The cornerstone of user interface development for iOS since its inception has been UIKit (or AppKit for macOS). It provides a mechanism to define window and view hierarchy, navigate between scenes, render content on the screen, and has tools for handling user interaction. UIKit was designed over a decade ago in the Objective-C world and leverages principles that were common back then, like delegates and inheritance. Functional elements of modern languages like Swift naturally lead to a declarative programming paradigm which is where SwiftUI steps in.
Code written in SwiftUI is multiplatform and can be deployed to tvOS, macOS, and watchOS platforms. Interoperability with UIKit and AppKit helps with the transition even further.
Interestingly, a very similar approach also came to the Android world, known as Jetpack Compose. If you are more interested in this, it is well described in posts "Jetpack Compose: What you need to know", part 1 and part 2 , although since then some things inevitably changed.
Both of these technologies are ready for production use. Let's focus on what the arrival of SwiftUI means from the architectural point of view, especially regarding state.
In SwiftUI, a view is a function of a state, not of a sequence of events changing some internal, encapsulated state. What does that mean in practice?
SwiftUI observes UI state and triggers re-rendering of the view on every change (with some smart optimizations happening under the hood). This is done by property wrappers that annotate UI state objects and/or Combine publishers. It's only up to you to model, hold, transform, compose and distribute the state.
The state can be perceived from many different angles, for example:
- what is rendered on the screen,
- data that are persisted in the storage,
- state that's spread across multiple screens or features.
It is crucial to properly separate these kinds of states from each other, as some have a limited role in a merely encapsulated context, while others may span across multiple contexts and may serve the purpose of the source of truth.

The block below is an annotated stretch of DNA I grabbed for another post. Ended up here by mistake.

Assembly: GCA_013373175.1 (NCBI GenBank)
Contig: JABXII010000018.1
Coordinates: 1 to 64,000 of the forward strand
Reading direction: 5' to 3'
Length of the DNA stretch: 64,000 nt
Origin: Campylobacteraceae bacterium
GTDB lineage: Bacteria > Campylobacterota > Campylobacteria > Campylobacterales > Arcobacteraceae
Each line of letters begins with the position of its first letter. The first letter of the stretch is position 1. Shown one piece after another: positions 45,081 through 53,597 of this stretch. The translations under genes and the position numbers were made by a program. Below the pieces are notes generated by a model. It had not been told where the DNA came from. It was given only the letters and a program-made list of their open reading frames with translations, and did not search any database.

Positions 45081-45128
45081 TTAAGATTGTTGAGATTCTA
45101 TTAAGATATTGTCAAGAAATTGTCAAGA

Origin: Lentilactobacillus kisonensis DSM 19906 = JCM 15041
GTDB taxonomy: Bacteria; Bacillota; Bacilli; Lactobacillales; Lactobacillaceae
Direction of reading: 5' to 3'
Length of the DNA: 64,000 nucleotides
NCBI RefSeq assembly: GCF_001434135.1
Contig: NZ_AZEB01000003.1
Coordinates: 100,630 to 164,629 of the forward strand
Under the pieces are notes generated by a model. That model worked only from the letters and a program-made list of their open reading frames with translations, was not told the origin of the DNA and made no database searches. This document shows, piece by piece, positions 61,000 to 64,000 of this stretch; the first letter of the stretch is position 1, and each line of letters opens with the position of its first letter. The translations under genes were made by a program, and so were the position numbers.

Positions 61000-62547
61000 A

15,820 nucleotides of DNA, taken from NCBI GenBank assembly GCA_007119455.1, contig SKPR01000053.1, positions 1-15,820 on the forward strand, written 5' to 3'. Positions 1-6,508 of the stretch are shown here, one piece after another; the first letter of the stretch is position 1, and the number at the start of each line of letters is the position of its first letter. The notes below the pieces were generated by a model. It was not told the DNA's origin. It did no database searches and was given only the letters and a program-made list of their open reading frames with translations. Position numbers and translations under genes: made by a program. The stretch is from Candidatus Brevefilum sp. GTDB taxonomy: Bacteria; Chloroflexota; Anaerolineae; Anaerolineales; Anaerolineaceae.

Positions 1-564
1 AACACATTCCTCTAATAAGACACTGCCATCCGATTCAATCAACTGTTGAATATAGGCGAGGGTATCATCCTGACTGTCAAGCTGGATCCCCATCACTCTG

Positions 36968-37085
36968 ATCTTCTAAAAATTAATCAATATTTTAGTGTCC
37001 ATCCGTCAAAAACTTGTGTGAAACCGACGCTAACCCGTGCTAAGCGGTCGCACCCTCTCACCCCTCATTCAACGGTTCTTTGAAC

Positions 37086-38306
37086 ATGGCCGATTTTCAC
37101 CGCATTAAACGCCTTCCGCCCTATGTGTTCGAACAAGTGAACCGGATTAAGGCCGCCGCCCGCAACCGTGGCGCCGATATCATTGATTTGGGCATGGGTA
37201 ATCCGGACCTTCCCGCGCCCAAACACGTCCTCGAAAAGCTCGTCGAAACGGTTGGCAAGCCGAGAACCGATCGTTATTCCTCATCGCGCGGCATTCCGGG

Such a source of truth must be unambiguously defined and shared. Let's take a look at how the currently most discussed architectures approach this.
MVC was most commonly used in iOS applications back in the day. It got sidetracked with the advent of functional reactive programming and was replaced with MVVM and its derivative MVVM-C which specifies an additional layer for navigation. The place for View and Presentation logic is clear in those cases, but the Model layer has too many responsibilities, which might lead to big components that have too many concerns. In another case, the Model layer may contain only domain objects whereas the Presentation layer deals with networking, storage, business logic, and transformation of domain objects into renderable objects for the view on one side together with handling actions from the view on the other side. Huge ViewControllers with many responsibilities led to the joke saying MVC is short for Massive-View-Controller.
MVx architectures are not sufficient by their definition to design the whole system. They are merely a pattern for the presentation part of the system. Clean and robust applications may be written with MVVM as the only architecture tool in your toolbox but it requires strict discipline and proper decomposition. The architecture used often branches out into something more sophisticated than 3-layer architecture but with no clear boundaries that are defined somewhere between the lines.
Redux is a mechanism to update and distribute state around. It cannot be considered as "architecture" as it does not answer the important questions
- how to protect the app from the outside world?
- how to enable easy change of technologies and third-party dependencies?
- how to define strict boundaries to isolate features?
- where are the business rules defined?
- which parts deal with navigation, presentation, networking, storage, user input, and so on?
These discussed architectures do not address modeling and state sharing in complete detail, they are often either used in a poor way that is not very readable and sustainable, or in a way that inherently leads to a more complex architecture with a looser definition of responsibilities.